Background: Patients with major trauma might benefit from treatment in a trauma centre, but early identification of major trauma (Injury Severity Score (ISS) over 15) remains difficult. The aim of this study was to undertake an external validation of existing prognostic models for injured patients to assess their ability to predict mortality and major trauma in the prehospital setting. Methods: Prognostic models were identified through a systematic literature search up to October 2017. Injured patients transported by Emergency Medical Services to an English hospital from the Trauma Audit and Research Network between 2013 and 2016 were included. Outcome measures were major trauma (ISS over 15) and in-hospital mortality. The performance of the models was assessed in terms of discrimination (concordance index, C-statistic) and net benefit to assess the clinical usefulness. Results: A total of 154 476 patients were included to validate six previously proposed prediction models. Discriminative ability ranged from a C-statistic value of 0·602 (95 per cent c.i. 0·596 to 0·608) for the Mechanism, Glasgow Coma Scale, Age and Arterial Pressure model to 0·793 (0·789 to 0·797) for the modified Rapid Emergency Medicine Score (mREMS) in predicting in-hospital mortality (11 882 patients). Major trauma was identified in 52 818 patients, with discrimination from a C-statistic value of 0·589 (0·586 to 0·592) for mREMS to 0·735 (0·733 to 0·737) for the Kampala Trauma Score in predicting major trauma. None of the prediction models met acceptable undertriage and overtriage rates. Conclusion: Currently available prehospital trauma models perform reasonably in predicting in-hospital mortality, but are inadequate in identifying patients with major trauma. Future research should focus on which patients would benefit from treatment in a major trauma centre.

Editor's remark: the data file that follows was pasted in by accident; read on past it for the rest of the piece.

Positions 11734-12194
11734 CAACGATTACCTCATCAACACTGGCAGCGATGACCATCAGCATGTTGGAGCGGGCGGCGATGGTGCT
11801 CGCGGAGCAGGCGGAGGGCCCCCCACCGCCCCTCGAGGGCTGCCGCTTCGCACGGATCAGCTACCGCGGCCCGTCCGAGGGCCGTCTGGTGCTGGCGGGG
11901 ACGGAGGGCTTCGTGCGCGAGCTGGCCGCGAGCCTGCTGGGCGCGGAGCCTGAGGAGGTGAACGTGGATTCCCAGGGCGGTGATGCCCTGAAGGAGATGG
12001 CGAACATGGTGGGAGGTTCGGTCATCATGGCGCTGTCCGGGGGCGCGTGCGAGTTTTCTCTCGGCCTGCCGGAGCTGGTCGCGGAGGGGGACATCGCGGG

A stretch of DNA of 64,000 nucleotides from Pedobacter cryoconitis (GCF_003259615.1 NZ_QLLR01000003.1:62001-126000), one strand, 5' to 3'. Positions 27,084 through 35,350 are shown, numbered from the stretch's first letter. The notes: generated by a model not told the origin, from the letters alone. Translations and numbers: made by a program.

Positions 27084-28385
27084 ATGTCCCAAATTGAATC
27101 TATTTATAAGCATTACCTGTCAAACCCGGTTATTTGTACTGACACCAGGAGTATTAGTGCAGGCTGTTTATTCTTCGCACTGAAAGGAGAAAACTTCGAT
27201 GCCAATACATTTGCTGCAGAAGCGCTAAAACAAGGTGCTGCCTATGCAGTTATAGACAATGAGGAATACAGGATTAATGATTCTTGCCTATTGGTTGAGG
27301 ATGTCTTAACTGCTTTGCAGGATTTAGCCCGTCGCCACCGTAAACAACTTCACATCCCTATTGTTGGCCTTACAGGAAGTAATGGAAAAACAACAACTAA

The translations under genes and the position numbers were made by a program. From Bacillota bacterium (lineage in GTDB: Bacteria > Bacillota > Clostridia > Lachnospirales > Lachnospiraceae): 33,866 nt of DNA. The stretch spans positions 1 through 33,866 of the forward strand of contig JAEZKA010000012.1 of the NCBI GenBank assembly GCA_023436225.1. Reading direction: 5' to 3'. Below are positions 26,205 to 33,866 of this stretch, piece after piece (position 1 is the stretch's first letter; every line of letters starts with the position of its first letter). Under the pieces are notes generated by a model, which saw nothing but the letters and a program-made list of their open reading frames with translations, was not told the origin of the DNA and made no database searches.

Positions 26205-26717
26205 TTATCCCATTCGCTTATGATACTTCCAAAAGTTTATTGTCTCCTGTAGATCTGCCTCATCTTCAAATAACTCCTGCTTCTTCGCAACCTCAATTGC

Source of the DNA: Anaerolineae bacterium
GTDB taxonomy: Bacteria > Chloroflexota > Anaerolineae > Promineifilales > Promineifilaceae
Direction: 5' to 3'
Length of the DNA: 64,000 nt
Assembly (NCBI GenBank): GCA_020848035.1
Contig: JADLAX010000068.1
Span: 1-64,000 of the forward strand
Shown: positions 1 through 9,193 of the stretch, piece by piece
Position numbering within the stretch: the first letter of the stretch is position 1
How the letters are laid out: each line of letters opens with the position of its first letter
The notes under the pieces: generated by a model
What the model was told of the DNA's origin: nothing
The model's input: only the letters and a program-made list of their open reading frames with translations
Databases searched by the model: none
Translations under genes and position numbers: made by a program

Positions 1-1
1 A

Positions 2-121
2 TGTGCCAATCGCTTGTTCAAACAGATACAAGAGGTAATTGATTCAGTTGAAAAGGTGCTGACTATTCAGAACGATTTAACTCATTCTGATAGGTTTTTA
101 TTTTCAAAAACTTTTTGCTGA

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Journal British Journal of Surgery
Sewalt, C.A. (C. A.), Venema, E, Wiegers, E.J.A. (E. J.A.), Lecky, F.E, Klein Nagelvoort-Schuit, S.C.E, den Hartog, D, … Lingsma, H.F. (2019). Trauma models to identify major trauma and mortality in the prehospital setting. British Journal of Surgery. doi:10.1002/bjs.11304